Hats off to all those who stood up against the thieving Workfare Exploiters and the DWP!

The fight continues…..

Written by Andrew Coates

April 29, 2016 at 4:38 pm

Workers and Shirkers: Jesus, okay, Iain Duncan Smith Wept.

with 50 comments

Bringing the discussion into the here and now … Workers Or Shirkers? Ian Hislop’s Victorian Benefits.

Ipswich Unemployed Action is in two minds about watching this documentary tonight: Workers and Shirkers.

Thursday 7 April. 8.00pm-9.00pm. BBC TWO

Ian Hislop’s entertaining and provocative look at Victorian attitudes to the poor sheds a sharp light on today: controversial benefits cuts, anxieties about scroungers, sensational newspaper reports, arguments about who does and doesn’t deserve welfare – it’s all there!

Ian explores the views of five colourful individuals whose Victorian attitudes remain incredibly resonant. Pioneer of the workhouse Edwin Chadwick feared that hand-outs would lead to scrounging and sought to make sure that workers were always better-off than the unemployed. That sounds fair – but was his solution simply too unkind?

James Greenwood, Britain’s first undercover reporter, made poverty a cause célèbre – but is that kind of journalism voyeuristic?

Helen Bosanquet, an early social worker, believed that poverty was caused by ‘bad character’ – that some people simply more deserving than others. Bosanquet came to blows with Beatrice Webb, who took a more economic view of the causes of poverty, leading her to argue for the first foundations of the welfare state.

Finally, even if we want to be generous, are there limits on how much we can afford to help? That dilemma faced Margaret Bondfield, Britain’s first female cabinet minister who, despite her impeccable Labour credentials, advocated controversial welfare cuts in the 1930s, a time of national austerity.

Wrestling with these questions with his customary mix of light touch and big ideas, Ian also has revealing conversations with Iain Duncan Smith (former Secretary of State of Work and Pensions), Deirdre Kelly (also known as ‘White Dee’, famous for featuring in Benefits Street), Owen Jones and Tristram Hunt MP.

The one mind says, Hislop is bound to say something interesting, as are most of his interviewees, and it would be pleasant to see Iain Duncan SMith put on a snivel.

The other points out that the war of the United Federation of Planets against the Dominion and those bastard Cardassians is at a crucial point. Sisko is about to undertake a dangerous mission to  take back Deep Space Nine and keep the minefield in the wormhole (CBS Action).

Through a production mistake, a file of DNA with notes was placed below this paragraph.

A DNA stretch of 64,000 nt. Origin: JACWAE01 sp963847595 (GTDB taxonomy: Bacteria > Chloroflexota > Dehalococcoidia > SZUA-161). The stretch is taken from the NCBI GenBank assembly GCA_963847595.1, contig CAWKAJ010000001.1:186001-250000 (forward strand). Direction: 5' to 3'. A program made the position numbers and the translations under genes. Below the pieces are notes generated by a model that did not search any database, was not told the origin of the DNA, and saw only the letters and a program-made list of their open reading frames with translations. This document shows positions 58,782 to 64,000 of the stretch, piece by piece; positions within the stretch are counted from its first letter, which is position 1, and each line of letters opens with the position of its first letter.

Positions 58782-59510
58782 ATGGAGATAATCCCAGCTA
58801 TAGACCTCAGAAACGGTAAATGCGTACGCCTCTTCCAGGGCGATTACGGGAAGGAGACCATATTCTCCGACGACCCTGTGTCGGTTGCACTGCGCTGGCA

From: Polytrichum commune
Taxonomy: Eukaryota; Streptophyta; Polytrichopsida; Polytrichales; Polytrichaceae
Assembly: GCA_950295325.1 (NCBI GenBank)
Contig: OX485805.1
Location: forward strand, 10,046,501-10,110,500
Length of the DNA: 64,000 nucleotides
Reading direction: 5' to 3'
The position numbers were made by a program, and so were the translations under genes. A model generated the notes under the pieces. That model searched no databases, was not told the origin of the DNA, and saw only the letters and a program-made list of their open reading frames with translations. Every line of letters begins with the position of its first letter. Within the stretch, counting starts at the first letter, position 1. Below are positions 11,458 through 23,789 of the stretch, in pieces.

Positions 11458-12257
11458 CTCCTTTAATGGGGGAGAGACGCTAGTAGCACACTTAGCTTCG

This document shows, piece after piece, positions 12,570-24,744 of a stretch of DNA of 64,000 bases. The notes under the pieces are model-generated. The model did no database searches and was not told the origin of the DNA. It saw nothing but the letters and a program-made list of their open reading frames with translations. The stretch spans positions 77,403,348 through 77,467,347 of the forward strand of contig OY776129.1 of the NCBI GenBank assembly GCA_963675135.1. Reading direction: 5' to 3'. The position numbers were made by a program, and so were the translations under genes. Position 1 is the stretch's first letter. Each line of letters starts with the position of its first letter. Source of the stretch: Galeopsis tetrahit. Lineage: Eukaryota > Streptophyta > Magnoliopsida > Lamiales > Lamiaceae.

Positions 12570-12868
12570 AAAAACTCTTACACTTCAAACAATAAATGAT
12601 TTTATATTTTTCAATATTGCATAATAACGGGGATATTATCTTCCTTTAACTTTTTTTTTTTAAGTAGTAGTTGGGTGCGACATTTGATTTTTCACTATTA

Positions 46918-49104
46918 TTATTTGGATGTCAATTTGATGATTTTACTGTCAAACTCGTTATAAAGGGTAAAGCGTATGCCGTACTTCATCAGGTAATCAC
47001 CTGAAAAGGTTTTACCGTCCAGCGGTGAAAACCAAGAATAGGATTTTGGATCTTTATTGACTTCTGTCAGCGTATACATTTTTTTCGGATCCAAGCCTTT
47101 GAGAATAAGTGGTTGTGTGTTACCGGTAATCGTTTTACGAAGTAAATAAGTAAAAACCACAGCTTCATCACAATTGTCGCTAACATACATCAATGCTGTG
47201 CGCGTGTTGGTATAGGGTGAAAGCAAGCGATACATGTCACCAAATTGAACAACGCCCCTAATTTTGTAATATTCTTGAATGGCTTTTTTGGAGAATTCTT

Hard choices have to be made.

At the moment it looks as if the cause of the Deep Space Nine Resistance looks like winning.

In which case we will rely on the Newshounds who comment on the Blog to report back from the Workers and Shirkers front.

Ian Hislop says former work and pensions secretary broke down during filming of new Workers or Shirkers documentary.

Iain Duncan Smith broke down and wept about the plight of a single mother during a television interview months before he quit as work and pensions minister.

The Private Eye editor Ian Hislop said Duncan Smith started to cry during an interview last December for a documentary on Victorian attitudes to poverty. “It was a curious thing,” he told the Radio Times. “IDS actually broke down. He wept in front of me. It was a very extraordinary moment.”

Written by Andrew Coates

April 7, 2016 at 3:10 pm

Strive ‘Training’ Scheme that Fines 10 for a ‘Tut’ Under Investigation but Workfare Abuse Continues.

with 70 comments

https://i2.wp.com/www.ardrossanherald.com/resources/images/4902072.jpg

This story broke last week (signaled here Hat-Tip Enigma):

A NORTH Ayrshire Council scheme designed to help out people who are searching for work has been lambasted for fining people who attend it for as little as tutting or having their hands in their pockets.

And the Department of Work and Pensions has now suspended referrals to the STRIVE programme pending investigation into the workings of the fines system.

North Ayrshire Council have hit back at the claims and have backed their programme but one person who attended the course, who wishes to remain anonymous, has hit out at the fines system and explained what it is like.

Herald.

Scheme that fines jobless 10p for tuts is investigated

JOB seekers in Ayrshire are worried they might be sanctioned for tutting.

It comes as details emerge of a controversial “job readiness” programme that fines those taking part for as little as chewing gum and having their hands in their pockets.

The Department for Work and Pensions yesterday suspended referrals to the STRIVE programme in North Ayrshire while it investigated the claims.